Three essays on medical student debt
As of 2020, the student-loan balances of all graduate students carrying loans was $66,000 (Kantrowitz, 2020). This figure is dwarfed by the average student-loan balance among borrowing medical-school graduates, who averaged $192,000 in student debt (Youngclaus, 2018). Certainly, the cost and length of training as well as the career prospects of graduating physicians differ from those of other fields. Therefore, a study of these unique circumstances is likely to yield valuable results that will be relevant not only to prospective medical-school students and medical-school administrators, but also to those who provide ongoing advice to the next generation of physicians.
This study focuses on the debt behaviors of graduating medical students as well as the repayment behaviors of working physicians. In the first chapter, the characteristics of those who borrow medical student debt are examined. This study uses a national sample of responses from the American Association of Medical Colleges’ (AAMC) Graduation Questionnaire (GQ). Responses to this survey represent almost 84% of all graduating medical students across the U.S. This rich data source provides data on various forms of debt including medical-student, mortgage, auto, and credit-card debt.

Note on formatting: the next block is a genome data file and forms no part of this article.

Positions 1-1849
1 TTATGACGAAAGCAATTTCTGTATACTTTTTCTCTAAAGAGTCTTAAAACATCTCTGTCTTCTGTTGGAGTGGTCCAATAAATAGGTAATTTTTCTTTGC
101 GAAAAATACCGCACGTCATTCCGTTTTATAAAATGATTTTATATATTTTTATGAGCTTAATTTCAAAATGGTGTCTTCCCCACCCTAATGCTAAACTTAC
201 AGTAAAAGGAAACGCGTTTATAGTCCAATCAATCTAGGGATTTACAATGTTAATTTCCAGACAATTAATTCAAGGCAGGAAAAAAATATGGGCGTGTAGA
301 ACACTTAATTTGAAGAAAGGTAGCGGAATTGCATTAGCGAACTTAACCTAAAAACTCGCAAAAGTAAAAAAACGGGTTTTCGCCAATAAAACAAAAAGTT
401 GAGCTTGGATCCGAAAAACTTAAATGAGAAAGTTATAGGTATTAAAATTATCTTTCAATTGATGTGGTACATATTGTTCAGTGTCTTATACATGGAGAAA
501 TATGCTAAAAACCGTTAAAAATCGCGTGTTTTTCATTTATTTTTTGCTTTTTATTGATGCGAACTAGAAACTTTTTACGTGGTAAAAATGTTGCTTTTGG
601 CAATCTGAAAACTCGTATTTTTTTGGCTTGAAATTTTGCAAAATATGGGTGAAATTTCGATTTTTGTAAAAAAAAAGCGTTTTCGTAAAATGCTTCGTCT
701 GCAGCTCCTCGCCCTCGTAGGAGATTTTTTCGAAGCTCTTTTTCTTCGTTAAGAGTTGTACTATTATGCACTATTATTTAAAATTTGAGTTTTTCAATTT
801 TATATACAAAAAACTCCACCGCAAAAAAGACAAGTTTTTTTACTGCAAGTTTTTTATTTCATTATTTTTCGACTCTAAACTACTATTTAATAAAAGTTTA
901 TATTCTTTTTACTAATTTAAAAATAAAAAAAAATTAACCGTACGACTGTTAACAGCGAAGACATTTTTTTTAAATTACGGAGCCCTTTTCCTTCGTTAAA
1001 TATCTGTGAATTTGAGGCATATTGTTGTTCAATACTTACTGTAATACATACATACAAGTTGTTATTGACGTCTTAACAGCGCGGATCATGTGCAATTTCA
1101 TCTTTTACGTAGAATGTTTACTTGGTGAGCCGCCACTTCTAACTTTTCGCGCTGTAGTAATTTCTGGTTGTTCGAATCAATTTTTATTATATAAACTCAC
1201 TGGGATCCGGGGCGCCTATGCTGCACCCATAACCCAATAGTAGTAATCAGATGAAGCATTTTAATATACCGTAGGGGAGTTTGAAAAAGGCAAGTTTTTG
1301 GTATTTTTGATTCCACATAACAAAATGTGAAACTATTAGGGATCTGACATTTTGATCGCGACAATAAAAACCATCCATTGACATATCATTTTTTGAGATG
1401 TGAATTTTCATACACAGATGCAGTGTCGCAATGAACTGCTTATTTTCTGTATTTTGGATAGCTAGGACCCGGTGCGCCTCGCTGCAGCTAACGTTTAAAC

The next two studies use data from graduates of Michigan State University’s College of Human of Medicine for analysis. Each respondent replies to a survey two, six, and ten years after graduation, which permits study of not only debt acquisition, but also debt repayment behavior. In the second chapter, the associations of debt behaviors and satisfaction (i.e., overall satisfaction as well as satisfaction with a career in medicine) are observed. As differences are found in satisfaction levels based on gender and based on trends observed in the studies of prior literature, the third paper observes the relationships of gender and debt behaviors as well as race and debt behaviors (i.e., debt acquisition and repayment).